Future batteries and bionic hearing: next generation of researchers pitch it Clever

The next generation of batteries and bionic hearing are the two winners of a major research communications competition.

Winners of the Universities Australia’s annual Pitch It Clever competition, which challenges early career researchers to communicate their research to non-experts via short video “pitches”, were announced at the peak body’s major conference in Canberra today.

Elise Ajay, a researcher from The University of Melbourne won the Vice-Chancellor’s Award for her presentation on the future of bionic hearing. The Universities Australia Award went to Diego Holanda Pereira de Souza from Curtin University for his pitch on safer, cheaper and longer-lasting batteries.

Ms Ajay said she was “thrilled” to win the Vice-Chancellor’s award which is judged by eight university leaders.

“Being able to share my research is always a joy, and being awarded for talking about it is icing on the cake,” she said.

“Early career researchers often drive change and innovation, and supporting them through opportunities like Pitch It Clever helps them to stay engaged with both the research and wider communities to achieve that.”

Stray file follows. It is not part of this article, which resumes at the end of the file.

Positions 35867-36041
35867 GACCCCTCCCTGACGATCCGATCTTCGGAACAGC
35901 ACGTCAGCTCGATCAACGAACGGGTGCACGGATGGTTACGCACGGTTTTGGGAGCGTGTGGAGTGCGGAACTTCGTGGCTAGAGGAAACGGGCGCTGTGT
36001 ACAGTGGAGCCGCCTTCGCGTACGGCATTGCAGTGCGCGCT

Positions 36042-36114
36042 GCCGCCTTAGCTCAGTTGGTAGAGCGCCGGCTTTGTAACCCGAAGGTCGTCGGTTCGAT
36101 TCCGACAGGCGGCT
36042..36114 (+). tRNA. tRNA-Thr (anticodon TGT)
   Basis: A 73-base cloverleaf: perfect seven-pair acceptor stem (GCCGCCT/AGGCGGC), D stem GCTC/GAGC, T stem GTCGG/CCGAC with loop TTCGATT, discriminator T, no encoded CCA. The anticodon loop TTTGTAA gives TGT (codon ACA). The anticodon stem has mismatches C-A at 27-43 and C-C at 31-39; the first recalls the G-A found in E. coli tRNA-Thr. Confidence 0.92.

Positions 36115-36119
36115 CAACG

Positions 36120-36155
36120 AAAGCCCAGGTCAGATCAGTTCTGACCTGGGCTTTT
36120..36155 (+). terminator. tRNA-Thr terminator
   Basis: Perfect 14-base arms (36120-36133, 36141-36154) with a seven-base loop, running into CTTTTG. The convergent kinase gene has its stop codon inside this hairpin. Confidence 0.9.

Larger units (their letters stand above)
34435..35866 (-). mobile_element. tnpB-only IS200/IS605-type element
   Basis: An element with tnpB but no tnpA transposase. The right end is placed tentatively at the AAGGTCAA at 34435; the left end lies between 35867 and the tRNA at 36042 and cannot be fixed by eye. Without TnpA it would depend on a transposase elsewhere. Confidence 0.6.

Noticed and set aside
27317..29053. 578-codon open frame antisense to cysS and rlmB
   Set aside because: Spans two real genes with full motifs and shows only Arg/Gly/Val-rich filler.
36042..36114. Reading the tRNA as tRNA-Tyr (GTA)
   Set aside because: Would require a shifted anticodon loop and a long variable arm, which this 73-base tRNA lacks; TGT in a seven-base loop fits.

Ms Ajay’s research explores how light and electrical impulses can be better used to improve the quality of bionic hearing devices. She has won a $3,000 cash prize and a media internship with The Conversation.

Mr Souza, an international PhD student from Brazil, said he felt “honoured and extremely happy” to win the Universities Australia award, which includes $1,000 in prize money.

“As an international student who came from a non-English speaking country, it makes me remember how hard it was for me to learn the language. I can now say that I am the winner of an award that is judged on communication skills.”

“Opportunities such as Pitch it Clever should be encouraged more to help scientists to improve their communications skills in a non-scientific language.”

Mr Souza’s research examines ways to replace the liquid in batteries with new solid materials that could make batteries smaller, cheaper, lighter and last longer.

Universities Australia Chief Executive Catriona Jackson congratulated all of this year’s competition winners and thanked the judges who helped to select this year’s awardees.

“Elise and Diego represent the next generation of research talent who are brimming with new ideas and expertise to solve problems facing every day Australians.”

“The value of great ideas is unlocked when researchers have the skills to communicate their work to all.”

The 2021 Pitch It Clever competition is generously supported by The Conversation.

You can find the submissions to this year’s competition on the Pitch It Clever website.

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